Piles of U.S. corn cloud global corn stocks market
June 1, 2017
Piles of corn still sit at grain elevators across the country as a sign of a bountiful crop last fall. While that abundance contributes to higher than usual global corn stocks, it also is good news for American livestock producers and the corn export market.
Anton Bekkerman, associate professor of economics at Montana State University, said livestock prices have responded to the glut of corn in the marketplace. Producers have been able to capitalize upon cheaper feed prices thanks to the corn situation.
In fact, South Africa has increased its projections for a bumper corn crop — the biggest since 1981. That country is anticipating 14.65 million tons to be harvested this year. But what does that mean for American corn growers?
"The really big demand for the corn is going to come from exports. Corn producers have seen increasing global corn stocks for the past couple of years," Bekkerman said. "Producers seem to be a bit reluctant to reduce their plantings, even with lower prices. We thought we'd see that this year, because typically the ratio of soybean prices to corn prices is about 2.5. Anything above 2.5, you'll see soybean plantings go up and anytime it's below 2.5, corn plantings go up. Earlier this year, the ratio was above 2.5, then 2.8 then 2.75, returning to 2.5, which suggests we won't see as big of a transition to soybean acres as we first thought."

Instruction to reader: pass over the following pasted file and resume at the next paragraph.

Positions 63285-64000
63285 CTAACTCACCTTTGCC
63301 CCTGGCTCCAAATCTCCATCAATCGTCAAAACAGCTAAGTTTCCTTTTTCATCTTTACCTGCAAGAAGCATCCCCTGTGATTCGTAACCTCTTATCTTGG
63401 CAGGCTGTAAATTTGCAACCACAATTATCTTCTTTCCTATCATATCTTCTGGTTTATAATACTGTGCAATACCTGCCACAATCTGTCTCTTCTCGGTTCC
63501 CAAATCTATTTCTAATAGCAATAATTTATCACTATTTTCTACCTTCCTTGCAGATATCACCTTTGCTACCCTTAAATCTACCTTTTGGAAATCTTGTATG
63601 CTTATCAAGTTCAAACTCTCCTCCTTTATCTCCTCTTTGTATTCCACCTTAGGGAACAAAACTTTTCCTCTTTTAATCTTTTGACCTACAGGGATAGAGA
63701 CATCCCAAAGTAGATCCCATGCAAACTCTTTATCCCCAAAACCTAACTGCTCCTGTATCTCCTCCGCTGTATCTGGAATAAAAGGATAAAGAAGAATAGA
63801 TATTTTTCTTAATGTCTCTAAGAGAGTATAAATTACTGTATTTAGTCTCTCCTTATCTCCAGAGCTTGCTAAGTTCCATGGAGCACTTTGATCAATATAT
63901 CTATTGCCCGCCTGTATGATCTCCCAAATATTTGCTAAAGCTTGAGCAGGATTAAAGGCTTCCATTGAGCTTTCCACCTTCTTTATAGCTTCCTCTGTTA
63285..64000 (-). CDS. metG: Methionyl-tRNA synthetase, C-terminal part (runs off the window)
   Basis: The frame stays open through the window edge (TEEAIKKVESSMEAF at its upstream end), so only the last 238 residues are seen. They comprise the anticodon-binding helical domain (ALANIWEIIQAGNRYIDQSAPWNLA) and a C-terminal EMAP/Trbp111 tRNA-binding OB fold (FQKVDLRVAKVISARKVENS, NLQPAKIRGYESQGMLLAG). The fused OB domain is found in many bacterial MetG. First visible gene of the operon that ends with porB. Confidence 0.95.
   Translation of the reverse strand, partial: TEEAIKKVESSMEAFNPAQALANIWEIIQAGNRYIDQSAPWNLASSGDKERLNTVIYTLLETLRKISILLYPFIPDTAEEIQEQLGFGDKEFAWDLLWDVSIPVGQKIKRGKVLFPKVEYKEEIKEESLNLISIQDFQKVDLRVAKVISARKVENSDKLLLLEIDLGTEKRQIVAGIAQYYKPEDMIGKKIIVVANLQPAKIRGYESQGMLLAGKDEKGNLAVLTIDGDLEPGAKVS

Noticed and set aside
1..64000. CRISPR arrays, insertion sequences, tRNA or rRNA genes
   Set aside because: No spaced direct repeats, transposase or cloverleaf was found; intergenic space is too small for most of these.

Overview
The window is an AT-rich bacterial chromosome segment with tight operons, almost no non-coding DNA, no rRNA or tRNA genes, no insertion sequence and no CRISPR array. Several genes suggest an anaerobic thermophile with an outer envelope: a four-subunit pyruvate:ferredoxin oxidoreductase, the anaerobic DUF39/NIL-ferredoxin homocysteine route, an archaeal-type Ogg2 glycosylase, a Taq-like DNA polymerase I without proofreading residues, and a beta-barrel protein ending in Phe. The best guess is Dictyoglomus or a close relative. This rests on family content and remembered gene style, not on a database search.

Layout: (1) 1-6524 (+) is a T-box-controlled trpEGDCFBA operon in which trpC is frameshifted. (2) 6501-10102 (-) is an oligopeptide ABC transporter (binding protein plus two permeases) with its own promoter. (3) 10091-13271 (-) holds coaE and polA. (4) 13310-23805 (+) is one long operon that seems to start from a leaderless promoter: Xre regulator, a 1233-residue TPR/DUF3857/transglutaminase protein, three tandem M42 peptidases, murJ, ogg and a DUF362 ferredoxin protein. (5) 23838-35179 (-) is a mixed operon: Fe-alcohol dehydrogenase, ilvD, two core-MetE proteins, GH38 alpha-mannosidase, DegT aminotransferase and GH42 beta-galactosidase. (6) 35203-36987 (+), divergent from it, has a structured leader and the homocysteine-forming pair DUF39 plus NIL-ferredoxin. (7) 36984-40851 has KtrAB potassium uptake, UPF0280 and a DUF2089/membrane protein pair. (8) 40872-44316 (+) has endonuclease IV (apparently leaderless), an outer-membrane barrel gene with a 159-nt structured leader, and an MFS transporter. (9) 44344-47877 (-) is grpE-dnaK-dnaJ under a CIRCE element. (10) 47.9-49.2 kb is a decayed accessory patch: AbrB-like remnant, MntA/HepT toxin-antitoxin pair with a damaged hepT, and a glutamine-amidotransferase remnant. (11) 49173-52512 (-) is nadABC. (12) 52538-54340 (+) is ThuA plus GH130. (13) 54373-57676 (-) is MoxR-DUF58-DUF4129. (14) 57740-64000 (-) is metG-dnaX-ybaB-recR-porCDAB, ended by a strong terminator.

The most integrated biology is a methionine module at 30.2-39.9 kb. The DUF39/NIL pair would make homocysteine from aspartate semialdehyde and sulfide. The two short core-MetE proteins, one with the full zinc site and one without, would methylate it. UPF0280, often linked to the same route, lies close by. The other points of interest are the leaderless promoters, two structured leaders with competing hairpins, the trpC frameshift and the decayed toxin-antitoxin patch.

PRICES TO REMAIN STEADY
Bekkerman said he expects corn prices to remain steady. He doesn't anticipate they will increase given the level of global corn stocks, but he also doesn't think they'll decline. To illustrate how much U.S. corn stocks have skyrocketed, the U.S. Department of Agriculture's World Agriculture Supply and Demand Estimates report issued at the beginning of the 2013-2014 marketing year pegged U.S. corn stocks at 1.855 billion bushels. The latest report has U.S. corn stocks calculated at 2.403 billion bushels.
"The tough part about those corn piles on the ground is that quality becomes an issue, especially if they're wet, so we'll see a fair amount of that corn used by livestock producers," he said. "They're pretty happy with that for an input cost."
Iowa State University Extension economist Chad Hart has indicated that the U.S.'s top three agricultural trade partners — Canada, Mexico and China — have reduced corn production and will have an increased need to import corn. Furthermore, the global demand for meat is rising, which means global partners also need more livestock feed, Hart said. ❖
— Danley-Greiner has spent more than 20 years as a journalist covering local, state and national issues important to agriculture and those dedicated to farming.